Consumer Energy Report is now Energy Trends Insider -- Read More »

By Matthew Stepp on Apr 5, 2013 with no responses

Globalizing the ARPA-E Model: Talking Energy Innovation with ARPA-E’s Cheryl Martin

Tags:

Cheryl-Martin-arpa-eI recently sat down with Dr. Cheryl Martin, the Deputy Director of ARPA-E, the federal government’s premier program for investing in high-risk, high-reward energy research and development. The interview covered a lot of ground and touched on different aspects of America’s energy innovation ecosystem, so I’ve published it in cohesive parts, lightly edited. This post wraps up the interview.

In part 1, Dr. Martin took a deep-dive into the lessons ARPA-E has learned in its few short years of existence. In part 2, we covered ARPA-E’s efforts to link research and emerging technologies to the marketplace. In part 3, we expanded that conversation to cover ways states and regions can collaborate with ARPA-E to move research to the market.

Moving in a somewhat different direction, Dr. Martin and I discussed taking the ARPA-E model global. Many countries, such as the European Union and Japan, have peaked interest in creating a similarly styled research function of their own, recognizing the potential economic and innovation benefits or remaining at the cutting edge of technology. In fact, during ARPA-E’s Energy Innovation Summit, I had numerous conversations with international academics, representatives, and thinkers about whether their country should create its own ARPA-E and most importantly, how?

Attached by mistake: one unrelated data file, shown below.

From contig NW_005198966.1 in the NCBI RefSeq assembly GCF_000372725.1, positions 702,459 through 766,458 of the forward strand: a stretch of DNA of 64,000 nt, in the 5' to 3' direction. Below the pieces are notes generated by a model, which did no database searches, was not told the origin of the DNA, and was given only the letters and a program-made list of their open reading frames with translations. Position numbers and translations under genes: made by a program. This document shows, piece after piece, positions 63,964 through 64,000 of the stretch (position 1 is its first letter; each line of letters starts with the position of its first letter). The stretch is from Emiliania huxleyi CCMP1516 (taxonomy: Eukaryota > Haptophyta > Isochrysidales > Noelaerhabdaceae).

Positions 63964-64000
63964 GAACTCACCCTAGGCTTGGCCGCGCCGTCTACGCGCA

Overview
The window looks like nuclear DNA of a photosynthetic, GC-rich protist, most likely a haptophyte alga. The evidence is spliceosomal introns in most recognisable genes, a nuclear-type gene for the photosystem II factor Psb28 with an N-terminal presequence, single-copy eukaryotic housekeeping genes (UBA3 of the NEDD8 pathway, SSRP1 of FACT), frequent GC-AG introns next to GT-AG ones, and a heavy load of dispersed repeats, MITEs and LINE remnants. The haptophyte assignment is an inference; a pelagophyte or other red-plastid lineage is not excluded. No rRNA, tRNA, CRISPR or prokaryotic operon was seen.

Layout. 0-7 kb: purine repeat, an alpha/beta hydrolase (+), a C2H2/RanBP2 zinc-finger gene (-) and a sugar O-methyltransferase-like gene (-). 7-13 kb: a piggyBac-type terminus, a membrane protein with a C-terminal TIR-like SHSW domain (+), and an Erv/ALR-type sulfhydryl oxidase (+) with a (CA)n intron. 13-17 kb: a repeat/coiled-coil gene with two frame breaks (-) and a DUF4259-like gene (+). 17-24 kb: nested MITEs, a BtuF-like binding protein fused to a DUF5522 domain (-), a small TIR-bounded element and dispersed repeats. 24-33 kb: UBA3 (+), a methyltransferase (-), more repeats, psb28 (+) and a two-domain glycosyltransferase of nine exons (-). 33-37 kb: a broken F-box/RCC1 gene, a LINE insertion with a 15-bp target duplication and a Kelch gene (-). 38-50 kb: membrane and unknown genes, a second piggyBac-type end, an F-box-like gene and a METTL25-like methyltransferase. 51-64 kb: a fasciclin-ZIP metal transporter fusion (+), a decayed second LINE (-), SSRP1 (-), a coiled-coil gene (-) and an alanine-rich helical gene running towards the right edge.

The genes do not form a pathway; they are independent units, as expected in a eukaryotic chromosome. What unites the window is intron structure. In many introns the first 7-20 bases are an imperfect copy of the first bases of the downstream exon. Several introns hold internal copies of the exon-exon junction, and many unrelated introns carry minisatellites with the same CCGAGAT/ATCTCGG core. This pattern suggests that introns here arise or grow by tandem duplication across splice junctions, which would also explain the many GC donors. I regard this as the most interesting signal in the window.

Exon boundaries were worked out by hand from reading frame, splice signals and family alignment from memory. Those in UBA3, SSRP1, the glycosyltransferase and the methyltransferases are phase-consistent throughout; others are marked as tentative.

To start, what should other countries take from the last three or four years of experience from ARPA-E towards building their own type of high-risk, high-return research entity?

Cheryl Martin: When thinking about the rest of the world, there are a couple different things that stand out. Namely, energy industries in each country all have different structures. What’s a particular countries energy mix? Who do they depend on for energy imports? For instance, France [i.e. largely nuclear based] is thinking about things differently than Germany [i.e. a broader mix of coal, nuclear, and renewables]. Does the country consist of mostly an urban environment? How well is the country’s infrastructure built-up? Understanding the differences is the best place to start.

Diving a little deeper, is there one guiding principle other countries could follow to start building a research institution like ARPA-E?

Cheryl Martin: From years in business, I think structure should follow strategy. What are you trying to do? How much of what ARPA-E is doing and is appropriate to the interested country? I would argue not to just drink the cool aide. It’s working for ARPA-E in the United States, but it may not work in other countries. I would love to be able to be bold and say that everyone can be good at everything, but it’s not going to be true.

Countries have certain talents and resources and that’s a major consideration.  For example, take the perspective of a leading thinking looking at the United States from the outside. I met Hans Rosling [who spoke at the ARPA-E Summit this past year] back in the financial crisis of 2008 and he was the most enthusiastic supporter of the United States at a time when everyone was kind of down on us. He told me, “the United States is where innovation happens and gets traction.” And he was speaking at it from the perspective that it’s always been this way in the United States. It’s what makes us different. You can quickly look at a new idea or solution, decide if it’s working and move on if it isn’t. That ability to adjust rapidly and keep moving is very much a hallmark of how we do things. And it’s a hallmark of what ARPA-E is doing. So there will be different models [to high-risk research].